Impact of Computing-in-Memo on the Performance of Processor-and-Menlory Hierarchies

Renato J. O. Figueiredo, Purdue University School of Electrical and Computer Engineering
José A. B. Fortes, Purdue University School of Electrical and Computer Engineering
Zina Ben Miled, Purdue University (Indianapolis) Department of Electrical Engineering
Valerie Taylor, Northwestern University Departrnent of Electrical Engineering and Computer Science
Rudolf Eigenmann, Purdue University School of Electrical and Computer Engineering

Document Type Article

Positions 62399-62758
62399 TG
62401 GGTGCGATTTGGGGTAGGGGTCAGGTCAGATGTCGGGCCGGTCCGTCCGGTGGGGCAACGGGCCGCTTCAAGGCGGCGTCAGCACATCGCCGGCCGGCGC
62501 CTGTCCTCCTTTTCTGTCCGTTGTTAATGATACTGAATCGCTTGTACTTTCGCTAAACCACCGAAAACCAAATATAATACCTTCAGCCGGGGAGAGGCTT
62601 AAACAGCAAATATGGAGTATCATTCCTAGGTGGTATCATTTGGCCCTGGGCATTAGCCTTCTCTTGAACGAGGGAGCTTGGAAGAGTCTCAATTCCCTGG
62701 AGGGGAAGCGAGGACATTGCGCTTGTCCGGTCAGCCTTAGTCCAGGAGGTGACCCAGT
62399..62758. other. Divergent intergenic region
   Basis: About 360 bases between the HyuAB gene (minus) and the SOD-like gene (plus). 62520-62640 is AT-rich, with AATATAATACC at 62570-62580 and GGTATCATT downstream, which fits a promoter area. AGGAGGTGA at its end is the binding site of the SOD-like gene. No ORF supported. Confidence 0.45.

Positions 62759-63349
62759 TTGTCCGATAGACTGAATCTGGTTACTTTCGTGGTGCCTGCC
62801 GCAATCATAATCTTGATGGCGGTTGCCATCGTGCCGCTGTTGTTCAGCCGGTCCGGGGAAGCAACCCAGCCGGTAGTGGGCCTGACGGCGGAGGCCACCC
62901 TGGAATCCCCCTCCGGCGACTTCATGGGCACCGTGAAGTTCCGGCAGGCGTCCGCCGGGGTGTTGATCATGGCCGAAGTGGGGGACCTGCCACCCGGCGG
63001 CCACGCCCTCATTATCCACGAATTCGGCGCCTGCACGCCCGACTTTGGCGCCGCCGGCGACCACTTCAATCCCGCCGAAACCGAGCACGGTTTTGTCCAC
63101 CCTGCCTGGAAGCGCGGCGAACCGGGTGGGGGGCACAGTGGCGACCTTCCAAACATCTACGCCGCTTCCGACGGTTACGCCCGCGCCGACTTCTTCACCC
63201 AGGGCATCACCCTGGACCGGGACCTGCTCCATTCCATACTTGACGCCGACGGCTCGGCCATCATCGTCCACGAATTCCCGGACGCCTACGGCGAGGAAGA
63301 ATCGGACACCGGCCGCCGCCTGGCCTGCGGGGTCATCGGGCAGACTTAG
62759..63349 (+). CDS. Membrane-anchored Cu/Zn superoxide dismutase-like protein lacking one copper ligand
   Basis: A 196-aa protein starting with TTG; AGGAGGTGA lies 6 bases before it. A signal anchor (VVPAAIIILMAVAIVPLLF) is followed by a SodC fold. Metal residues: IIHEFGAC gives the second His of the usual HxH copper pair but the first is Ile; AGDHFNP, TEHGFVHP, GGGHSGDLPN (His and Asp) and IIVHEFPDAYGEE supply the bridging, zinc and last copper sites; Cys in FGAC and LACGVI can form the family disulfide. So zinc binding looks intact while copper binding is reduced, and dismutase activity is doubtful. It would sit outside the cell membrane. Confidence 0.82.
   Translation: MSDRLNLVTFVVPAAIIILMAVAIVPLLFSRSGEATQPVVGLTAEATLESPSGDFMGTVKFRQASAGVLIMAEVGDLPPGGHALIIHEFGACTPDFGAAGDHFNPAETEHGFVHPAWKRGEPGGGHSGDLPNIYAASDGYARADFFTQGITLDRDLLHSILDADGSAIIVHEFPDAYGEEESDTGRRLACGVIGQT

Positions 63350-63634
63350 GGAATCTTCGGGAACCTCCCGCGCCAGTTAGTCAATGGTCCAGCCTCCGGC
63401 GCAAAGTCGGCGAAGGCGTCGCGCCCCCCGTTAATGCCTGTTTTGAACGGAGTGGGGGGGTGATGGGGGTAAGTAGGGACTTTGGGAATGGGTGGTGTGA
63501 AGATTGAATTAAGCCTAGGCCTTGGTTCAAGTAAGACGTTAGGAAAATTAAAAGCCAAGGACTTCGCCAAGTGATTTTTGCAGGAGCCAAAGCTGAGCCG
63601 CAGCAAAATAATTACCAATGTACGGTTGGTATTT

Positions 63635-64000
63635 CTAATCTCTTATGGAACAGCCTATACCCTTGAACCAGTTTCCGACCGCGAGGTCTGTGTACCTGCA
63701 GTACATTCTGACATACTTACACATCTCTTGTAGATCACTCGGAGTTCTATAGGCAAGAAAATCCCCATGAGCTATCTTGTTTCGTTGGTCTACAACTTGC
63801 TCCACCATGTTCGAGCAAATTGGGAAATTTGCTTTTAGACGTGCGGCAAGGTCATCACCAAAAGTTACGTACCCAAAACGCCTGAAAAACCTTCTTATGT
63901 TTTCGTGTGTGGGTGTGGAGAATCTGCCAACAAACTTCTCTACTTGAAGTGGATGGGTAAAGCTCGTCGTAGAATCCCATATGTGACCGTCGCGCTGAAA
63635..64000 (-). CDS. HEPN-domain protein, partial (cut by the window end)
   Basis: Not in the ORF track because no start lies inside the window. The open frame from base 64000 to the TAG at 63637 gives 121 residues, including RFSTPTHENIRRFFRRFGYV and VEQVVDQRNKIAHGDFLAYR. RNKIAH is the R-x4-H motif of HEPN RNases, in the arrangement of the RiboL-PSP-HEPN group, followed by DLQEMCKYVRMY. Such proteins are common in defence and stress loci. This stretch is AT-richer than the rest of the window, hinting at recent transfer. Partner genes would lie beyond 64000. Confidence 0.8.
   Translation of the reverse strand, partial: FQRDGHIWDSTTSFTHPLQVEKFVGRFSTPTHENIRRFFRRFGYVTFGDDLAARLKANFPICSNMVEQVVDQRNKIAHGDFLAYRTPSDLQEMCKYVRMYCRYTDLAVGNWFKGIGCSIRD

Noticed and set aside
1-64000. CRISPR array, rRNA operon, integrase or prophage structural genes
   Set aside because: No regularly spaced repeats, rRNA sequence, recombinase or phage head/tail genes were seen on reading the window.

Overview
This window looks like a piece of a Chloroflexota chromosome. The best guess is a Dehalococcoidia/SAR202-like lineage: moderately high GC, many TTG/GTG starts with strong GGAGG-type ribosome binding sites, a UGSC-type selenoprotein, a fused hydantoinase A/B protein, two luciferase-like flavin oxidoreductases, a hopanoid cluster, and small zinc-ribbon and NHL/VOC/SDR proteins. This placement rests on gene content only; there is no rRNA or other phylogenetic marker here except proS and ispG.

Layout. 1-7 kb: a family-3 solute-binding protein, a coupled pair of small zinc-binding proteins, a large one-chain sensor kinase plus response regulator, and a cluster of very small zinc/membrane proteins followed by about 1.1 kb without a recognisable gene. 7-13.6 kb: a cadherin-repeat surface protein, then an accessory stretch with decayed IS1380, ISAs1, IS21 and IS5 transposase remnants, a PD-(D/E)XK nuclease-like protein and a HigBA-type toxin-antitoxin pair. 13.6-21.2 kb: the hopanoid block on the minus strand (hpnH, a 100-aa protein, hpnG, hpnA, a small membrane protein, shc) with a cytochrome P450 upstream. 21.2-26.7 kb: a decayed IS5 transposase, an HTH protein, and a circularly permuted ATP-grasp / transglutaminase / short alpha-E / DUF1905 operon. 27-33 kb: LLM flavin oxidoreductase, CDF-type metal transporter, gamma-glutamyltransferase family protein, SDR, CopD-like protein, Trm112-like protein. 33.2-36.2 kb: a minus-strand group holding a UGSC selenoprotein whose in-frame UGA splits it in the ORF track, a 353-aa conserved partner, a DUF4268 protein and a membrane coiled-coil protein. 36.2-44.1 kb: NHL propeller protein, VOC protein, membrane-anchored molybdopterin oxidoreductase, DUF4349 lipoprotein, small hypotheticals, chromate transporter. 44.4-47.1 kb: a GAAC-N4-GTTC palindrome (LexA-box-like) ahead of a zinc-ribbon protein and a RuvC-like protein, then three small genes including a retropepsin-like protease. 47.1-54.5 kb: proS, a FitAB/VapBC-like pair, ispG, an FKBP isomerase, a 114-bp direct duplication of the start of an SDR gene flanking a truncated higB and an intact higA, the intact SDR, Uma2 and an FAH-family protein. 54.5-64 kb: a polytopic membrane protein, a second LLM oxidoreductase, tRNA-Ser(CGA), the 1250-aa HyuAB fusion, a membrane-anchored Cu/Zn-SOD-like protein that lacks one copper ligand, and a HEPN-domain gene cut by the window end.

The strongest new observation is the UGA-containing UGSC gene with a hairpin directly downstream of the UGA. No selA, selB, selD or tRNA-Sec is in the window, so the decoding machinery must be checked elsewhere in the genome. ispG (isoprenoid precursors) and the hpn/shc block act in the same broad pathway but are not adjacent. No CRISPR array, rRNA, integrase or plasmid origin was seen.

A Hierarchy of Processor-And-Memory can be viewed as an extension of the notion of a memory hierarchy. The extension entails the inclusion of processors with different performance in different levels of the memory hierarchy. Technology trends, applications behavior arid previous research suggest that a rnultiprocessor system organized as a Hierarchy of Processor--4nd-Memory (HPAM) may offer considerable advantages over conventional multiprocessor organizations. This paper analyzes the performance impact of computing-in-memory, for a multi-level HPAM system, as compared to a conventional multiprocessor system with the same cost. The analysis entails using performance models and simulation data. The performance models capture the important differences in the data access time between the two approaches. Underlying the comparative study is the assumption that the cost of a processor is in proportion to the square of its performance, also known as Grosch's law. The 9 benchmarks used in the evaluations belong to the CMI:, Perfect Club and SI3EC95 suites. While the evaluation methodology t,akes into account the heterogeneity of HPAM, the emphasis is placed on modeling the impact of computing-in-memory on the relative performance of the multiprocessors under study. The results indicate that, with rare exceptions, HPAM outperforms conventional multiprocessor designs (of ideni.ica1 cost) by as much a 80% in the benchmarks and the ranges of model parameters considered in the study. In the very few exceptions to this concusion HPAM is never outperformed by more than 20%.